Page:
Google removed the site from its index a few years ago, due to allegations about child abuse material.

At this point, it’s not clear whether Tucows also ejected 8chan, or whether its owners decided to jump ship, perhaps sensing which way the wind is blowing.

Its new home, Epik, calls itself the “Swiss bank” of domain registrars, and has actively courted sites that enable far-right political views.

The registrar openly sought the business of Gab.com, the Twitter clone used largely by those who have been banned by Twitter, after GoDaddy suspended the site’s domain last November.

In March this year, Epik CEO Rob Monster came under fire for publicly doubting the veracity of the video of the mosque shootings in Christchurch, New Zealand, which killed 50 people.

8chan was also frequented by the perpetrator of that attack, among others.

Epik is described as “cornering the market on websites where hate speech is thriving”, according to the Southern Poverty Law Center, an anti-racist group.

Monster has said that he does not support the views of extremists, but merely wants to provide a platform where registrants can exercise their rights to free speech.

Tucows splurges $30 million on Ascio

Kevin Murphy, March 19, 2019, Domain Registrars

Tucows has spent almost $30 million on rival channel-focused registrar Ascio Technologies.

The company announced this morning that the $29.44 million deal will add about 1.8 million domains to its portfolio of managed names, along with an extra 500 resellers.

Ascio was generating $4 million of annual EBITDA before the deal closed, Tucows said in a press release, adding:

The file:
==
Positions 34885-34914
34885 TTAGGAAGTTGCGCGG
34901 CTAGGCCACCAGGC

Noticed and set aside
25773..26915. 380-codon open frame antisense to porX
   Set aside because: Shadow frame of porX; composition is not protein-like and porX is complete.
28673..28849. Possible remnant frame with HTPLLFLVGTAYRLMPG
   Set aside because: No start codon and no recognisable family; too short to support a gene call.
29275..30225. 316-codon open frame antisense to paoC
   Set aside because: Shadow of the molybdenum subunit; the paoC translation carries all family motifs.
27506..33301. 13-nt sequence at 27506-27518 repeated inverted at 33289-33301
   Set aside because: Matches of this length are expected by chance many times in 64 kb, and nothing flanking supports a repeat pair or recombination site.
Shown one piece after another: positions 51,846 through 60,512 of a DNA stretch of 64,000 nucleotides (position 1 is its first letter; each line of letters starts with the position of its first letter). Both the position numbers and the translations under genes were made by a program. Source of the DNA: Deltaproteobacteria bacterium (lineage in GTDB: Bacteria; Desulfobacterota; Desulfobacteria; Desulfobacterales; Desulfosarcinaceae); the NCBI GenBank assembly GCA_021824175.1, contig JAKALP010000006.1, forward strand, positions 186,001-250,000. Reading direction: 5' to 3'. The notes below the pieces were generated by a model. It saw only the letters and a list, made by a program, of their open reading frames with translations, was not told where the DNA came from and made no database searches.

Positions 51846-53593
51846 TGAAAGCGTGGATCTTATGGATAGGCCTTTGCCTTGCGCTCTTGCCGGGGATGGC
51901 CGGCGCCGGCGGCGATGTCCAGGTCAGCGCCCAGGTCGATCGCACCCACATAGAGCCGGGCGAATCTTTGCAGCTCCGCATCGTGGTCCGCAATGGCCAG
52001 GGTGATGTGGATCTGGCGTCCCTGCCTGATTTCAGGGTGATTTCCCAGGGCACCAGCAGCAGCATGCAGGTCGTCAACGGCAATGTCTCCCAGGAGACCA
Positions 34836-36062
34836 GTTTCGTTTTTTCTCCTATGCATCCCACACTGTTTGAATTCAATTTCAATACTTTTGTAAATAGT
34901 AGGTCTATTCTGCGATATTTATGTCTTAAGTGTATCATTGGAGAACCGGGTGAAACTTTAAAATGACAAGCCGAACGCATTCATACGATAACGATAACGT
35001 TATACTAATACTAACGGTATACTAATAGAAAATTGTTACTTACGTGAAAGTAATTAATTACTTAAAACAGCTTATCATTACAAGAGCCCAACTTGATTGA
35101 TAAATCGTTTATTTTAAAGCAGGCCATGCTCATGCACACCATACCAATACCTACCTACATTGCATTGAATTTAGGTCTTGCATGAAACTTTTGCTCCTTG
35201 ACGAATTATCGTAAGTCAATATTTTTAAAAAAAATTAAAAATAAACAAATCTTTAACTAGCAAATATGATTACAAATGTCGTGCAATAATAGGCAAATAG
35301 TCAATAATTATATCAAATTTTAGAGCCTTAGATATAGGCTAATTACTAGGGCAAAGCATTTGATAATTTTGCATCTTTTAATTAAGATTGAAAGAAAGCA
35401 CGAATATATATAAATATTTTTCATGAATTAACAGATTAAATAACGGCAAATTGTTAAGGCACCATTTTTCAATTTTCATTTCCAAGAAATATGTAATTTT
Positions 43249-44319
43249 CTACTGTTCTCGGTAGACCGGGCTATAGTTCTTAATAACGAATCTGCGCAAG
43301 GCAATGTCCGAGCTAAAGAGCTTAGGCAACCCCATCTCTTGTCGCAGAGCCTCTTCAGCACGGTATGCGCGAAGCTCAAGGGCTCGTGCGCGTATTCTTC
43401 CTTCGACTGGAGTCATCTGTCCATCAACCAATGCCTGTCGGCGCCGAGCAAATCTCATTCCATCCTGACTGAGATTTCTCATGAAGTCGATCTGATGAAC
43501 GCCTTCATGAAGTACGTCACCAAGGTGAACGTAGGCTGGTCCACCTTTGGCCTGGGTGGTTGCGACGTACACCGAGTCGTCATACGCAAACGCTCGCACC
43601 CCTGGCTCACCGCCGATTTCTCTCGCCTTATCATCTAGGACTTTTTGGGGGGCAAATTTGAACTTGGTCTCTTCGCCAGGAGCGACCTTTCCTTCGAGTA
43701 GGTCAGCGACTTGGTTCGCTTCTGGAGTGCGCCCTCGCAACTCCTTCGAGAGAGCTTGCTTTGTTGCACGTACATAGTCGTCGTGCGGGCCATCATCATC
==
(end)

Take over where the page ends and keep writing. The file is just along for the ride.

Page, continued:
The Ascio reseller base fits squarely with Tucows’ core customer profile — ISPs, web hosting companies and website builders serving quality businesses that reward outstanding customer service with long-term loyalty.

Ascio has been owned by CSC Digital Brand Services since 2016, when it was acquired as part of a bundle of registrars in the NetNames group.

As a channel play, it was not really a fit with CSC’s core brand-protection market. It is of course a fit with Tucows, which owns OpenSRS.

The deal, which closed yesterday, has reduced choice in the space, which may not sit well with some resellers.

Surprise! Most private Whois look-ups come from Facebook

Kevin Murphy, February 20, 2019, Domain Policy

Facebook is behind almost two-thirds of requests for private Whois data, according to stats published by Tucows this week.

Tucows said that it has received 2,100 requests for Whois data since it started redacting records in the public database when the General Data Protection Regulation came into effect last May.

But 65% of these requests came from Facebook and its proxy, AppDetex, that has been hammering many registrars with Whois requests for months.

AppDetex is an ICANN-accredited brand-protection registrar, which counts Facebook as its primary client. It’s developed a workflow tool that allows it, or its clients, to semi-automatically send out Whois requests to registrars.